On February 26, 1999, the same day the parties executed the Credit Agreement, Scottsboro, the PPM Entities, and PPM Finance in its capacity as agent for Jackson executed a Subordination Agreement. (Id. ¶ 29.) Jackson and the PPM Entities are "Senior Creditors" under the Subordination Agreement. (R. 52-1, Jackson's Index of Exs., Ex. 9, Subordinated Note at 3.) The Subordination Agreement governs the relative priority of the Senior Creditors' and Norandal's security interests in Scottsboro's assets. (R. 49-2, Jackson's Rule 56.1(a)(3) Statement ¶ 29; R. 62-1, Norandal's Rule 56.1(b)(3)(A) Response ¶ 29.) The Subordination Agreement gives Jackson and the PPM Entities senior security interests in Scottsboro's assets, and Norandal a junior security interest in substantially the same assets.*fn2 (Id. ¶¶ 19, 29, 31.) The parties executed the Subordination Agreement "[a]s an inducement to and as one of the conditions precedent to" Jackson's extension of credit to Scottsboro under the Credit Agreement. (Id. ¶ 59.) The Subordination Agreement is governed by Illinois law. (Id. ¶ 30.)

  Thompson, Hine & Flory ("Thompson") represented Norandal in the Scottsboro Acquisition. (Id. ¶ 27.) Thomspon reviewed a draft of the Subordination Agreement*fn3 and suggested changes to the draft, including the addition of a provision that would require Jackson to provide Norandal with notice of any default by Scottsboro under the Credit Agreement. (Id. ¶¶ 35, 38.) Latham & Watkins, counsel to Jackson and the PPM Entities, refused to include the Page 6 senior notice default provision. (Id. ¶¶ 38, 41.) Norandal nevertheless executed the Subordination Agreement. (Id. ¶ 60.)

  The Subordination Agreement contains a definition of "Senior Default Notice."*fn4 (Id. ¶ 42.) The language in the definition of "Senior Default Notice" specifically refers to Scottsboro. (Id. ¶ 44.) The term "Senior Default Notice" does not appear anywhere else in the Subordination Agreement, and it is not employed in any substantive paragraph. (R. 49-2, Jackson's Rule 56.1(a)(3) Statement ¶¶ 44, 45.) The Subordination Agreement also defines "Subordinated Default Notice." (R. 49-2, Jackson's Rule 56.1(a)(3) Statement ¶ 45; R. 62-1, Norandal's Rule 56.1(b)(3)(A) Response ¶ 45.) In contrast to the term "Senior Default Notice," the term "Subordinated Default Notice" appears elsewhere in the Subordination Agreement, and requires Nordanal to notify Jackson of any Scottsboro default under the Subordinated Note. (Id.)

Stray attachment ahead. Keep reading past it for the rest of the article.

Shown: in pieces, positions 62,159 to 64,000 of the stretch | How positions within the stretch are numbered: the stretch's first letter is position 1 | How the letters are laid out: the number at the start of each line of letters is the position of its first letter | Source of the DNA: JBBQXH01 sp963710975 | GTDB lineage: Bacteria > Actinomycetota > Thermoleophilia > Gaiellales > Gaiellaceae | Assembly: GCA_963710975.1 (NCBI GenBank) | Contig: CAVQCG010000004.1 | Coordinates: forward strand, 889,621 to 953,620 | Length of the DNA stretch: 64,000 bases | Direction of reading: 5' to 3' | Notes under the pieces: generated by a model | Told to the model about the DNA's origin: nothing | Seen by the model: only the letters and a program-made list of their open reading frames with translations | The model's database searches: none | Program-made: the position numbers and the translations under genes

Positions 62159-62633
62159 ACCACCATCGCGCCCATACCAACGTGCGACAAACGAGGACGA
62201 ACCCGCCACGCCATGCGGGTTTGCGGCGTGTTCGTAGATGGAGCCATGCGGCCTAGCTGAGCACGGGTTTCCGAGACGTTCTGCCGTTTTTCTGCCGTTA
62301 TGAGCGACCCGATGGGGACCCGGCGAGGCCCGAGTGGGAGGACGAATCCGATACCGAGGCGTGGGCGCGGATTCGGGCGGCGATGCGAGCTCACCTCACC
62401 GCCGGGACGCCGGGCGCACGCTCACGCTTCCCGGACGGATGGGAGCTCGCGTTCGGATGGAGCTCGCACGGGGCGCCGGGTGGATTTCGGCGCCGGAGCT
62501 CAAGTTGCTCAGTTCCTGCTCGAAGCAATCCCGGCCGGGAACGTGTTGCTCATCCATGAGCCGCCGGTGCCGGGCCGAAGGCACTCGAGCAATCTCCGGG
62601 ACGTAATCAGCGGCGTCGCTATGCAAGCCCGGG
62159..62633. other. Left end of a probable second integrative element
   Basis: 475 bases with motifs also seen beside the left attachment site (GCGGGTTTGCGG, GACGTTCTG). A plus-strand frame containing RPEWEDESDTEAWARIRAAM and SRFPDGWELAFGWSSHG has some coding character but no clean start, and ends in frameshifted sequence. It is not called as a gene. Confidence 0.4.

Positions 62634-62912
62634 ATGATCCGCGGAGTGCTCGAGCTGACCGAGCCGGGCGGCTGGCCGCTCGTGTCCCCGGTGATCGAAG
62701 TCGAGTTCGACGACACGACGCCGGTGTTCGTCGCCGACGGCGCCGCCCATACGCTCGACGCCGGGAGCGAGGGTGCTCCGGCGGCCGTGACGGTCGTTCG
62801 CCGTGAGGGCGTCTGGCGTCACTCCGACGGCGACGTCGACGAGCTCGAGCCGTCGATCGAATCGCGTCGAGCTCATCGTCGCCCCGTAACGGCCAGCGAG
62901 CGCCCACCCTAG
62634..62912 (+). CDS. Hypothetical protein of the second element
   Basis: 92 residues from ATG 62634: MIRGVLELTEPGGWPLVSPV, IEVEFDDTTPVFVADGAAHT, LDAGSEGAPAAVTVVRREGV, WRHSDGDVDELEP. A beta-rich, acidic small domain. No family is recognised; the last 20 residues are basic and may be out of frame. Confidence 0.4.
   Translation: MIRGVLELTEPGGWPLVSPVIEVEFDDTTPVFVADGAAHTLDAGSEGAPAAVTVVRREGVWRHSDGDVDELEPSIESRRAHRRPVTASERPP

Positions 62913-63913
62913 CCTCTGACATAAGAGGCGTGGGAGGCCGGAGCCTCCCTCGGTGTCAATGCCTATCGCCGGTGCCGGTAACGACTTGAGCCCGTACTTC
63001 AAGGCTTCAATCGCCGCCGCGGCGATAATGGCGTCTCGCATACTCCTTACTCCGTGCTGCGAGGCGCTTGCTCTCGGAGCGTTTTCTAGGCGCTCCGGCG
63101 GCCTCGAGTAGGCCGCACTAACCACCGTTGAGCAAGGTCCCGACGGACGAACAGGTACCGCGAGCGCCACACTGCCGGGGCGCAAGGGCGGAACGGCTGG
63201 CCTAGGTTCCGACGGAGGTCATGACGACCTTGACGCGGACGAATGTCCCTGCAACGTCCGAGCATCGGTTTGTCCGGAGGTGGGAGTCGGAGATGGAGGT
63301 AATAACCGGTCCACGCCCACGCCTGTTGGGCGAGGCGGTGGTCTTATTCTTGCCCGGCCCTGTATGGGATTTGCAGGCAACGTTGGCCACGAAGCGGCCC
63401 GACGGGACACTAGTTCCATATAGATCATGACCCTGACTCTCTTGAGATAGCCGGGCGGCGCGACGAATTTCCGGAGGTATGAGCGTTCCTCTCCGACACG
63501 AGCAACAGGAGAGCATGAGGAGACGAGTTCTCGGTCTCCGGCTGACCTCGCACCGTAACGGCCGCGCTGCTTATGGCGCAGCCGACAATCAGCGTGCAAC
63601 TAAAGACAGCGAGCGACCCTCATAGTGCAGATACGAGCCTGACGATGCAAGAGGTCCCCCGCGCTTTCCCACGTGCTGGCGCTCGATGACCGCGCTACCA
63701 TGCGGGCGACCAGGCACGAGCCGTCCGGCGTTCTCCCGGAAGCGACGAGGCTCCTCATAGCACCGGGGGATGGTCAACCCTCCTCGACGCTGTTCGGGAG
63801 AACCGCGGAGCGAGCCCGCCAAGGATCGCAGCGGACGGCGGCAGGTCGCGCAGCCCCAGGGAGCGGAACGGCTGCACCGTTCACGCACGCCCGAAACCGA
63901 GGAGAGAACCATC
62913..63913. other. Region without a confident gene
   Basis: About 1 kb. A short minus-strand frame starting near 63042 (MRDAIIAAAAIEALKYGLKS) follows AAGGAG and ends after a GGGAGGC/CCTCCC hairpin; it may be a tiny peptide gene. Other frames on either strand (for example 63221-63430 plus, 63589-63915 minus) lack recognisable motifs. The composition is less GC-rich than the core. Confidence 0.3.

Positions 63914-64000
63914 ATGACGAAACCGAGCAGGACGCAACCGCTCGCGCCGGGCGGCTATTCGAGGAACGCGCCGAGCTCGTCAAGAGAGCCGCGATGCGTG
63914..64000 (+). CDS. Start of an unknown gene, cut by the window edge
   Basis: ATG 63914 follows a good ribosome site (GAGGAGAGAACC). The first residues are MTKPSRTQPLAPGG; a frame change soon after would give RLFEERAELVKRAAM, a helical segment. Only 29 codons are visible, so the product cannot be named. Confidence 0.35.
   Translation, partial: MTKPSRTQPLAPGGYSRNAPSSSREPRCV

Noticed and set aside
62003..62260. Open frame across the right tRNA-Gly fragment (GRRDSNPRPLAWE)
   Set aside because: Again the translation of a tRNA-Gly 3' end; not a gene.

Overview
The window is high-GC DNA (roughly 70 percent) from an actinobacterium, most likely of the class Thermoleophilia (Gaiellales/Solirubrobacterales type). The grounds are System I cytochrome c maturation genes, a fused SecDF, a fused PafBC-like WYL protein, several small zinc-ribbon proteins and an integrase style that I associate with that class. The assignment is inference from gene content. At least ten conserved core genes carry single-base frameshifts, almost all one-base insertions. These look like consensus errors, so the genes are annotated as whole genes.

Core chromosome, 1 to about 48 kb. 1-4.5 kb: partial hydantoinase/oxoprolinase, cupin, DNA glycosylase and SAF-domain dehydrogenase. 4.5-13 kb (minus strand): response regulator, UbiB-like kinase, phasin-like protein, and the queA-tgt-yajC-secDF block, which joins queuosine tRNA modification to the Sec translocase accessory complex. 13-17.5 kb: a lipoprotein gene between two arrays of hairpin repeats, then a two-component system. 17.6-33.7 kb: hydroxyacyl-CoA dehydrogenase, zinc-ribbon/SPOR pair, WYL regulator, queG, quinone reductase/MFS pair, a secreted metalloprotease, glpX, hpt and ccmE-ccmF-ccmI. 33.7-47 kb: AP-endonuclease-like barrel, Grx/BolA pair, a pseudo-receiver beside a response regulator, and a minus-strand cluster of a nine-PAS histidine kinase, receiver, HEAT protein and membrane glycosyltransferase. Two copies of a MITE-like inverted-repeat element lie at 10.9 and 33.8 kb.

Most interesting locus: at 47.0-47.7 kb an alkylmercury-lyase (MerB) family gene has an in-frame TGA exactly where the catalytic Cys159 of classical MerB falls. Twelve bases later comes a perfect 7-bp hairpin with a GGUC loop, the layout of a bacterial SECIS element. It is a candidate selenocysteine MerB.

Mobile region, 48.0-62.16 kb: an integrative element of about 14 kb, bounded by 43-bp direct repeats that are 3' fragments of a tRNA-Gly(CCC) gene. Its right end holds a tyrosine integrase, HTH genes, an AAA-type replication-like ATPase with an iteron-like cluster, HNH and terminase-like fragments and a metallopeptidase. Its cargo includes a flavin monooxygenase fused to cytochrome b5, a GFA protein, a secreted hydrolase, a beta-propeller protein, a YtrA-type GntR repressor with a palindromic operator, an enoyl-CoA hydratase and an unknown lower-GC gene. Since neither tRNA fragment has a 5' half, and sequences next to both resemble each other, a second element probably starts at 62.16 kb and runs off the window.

IV. Scottsboro's Defaults Under the Credit Agreement

  John Krupinski, the former Chief Financial Officer ("CFO") of Scottsboro from October 1999 through Scottsboro's bankruptcy proceedings, served as Jackson's Rule 30(b)(6) witness on several topics, including the Events of Default under the Credit Agreement. (Id. ¶ 71.) Krupinski testified that beginning in October 1999 (the "Default Date") and until at least August 1, 2001, Scottsboro defaulted on several of its Senior Debt obligations to Jackson, with each breach resulting in an Event of Default under Section 8. l (b) of the Credit Agreement. (R. 49-2, Jackson's Rule 56.1(a)(3) Statement ¶¶ 75-89.) Specifically, Krupinski testified that these Page 7 defaults included defaults regarding financial covenants, affiliate transactions, payments, a labor strike, audited financial statements, tax distributions to equity holders, and net borrowing availability. (Id. ¶¶ 71-88.)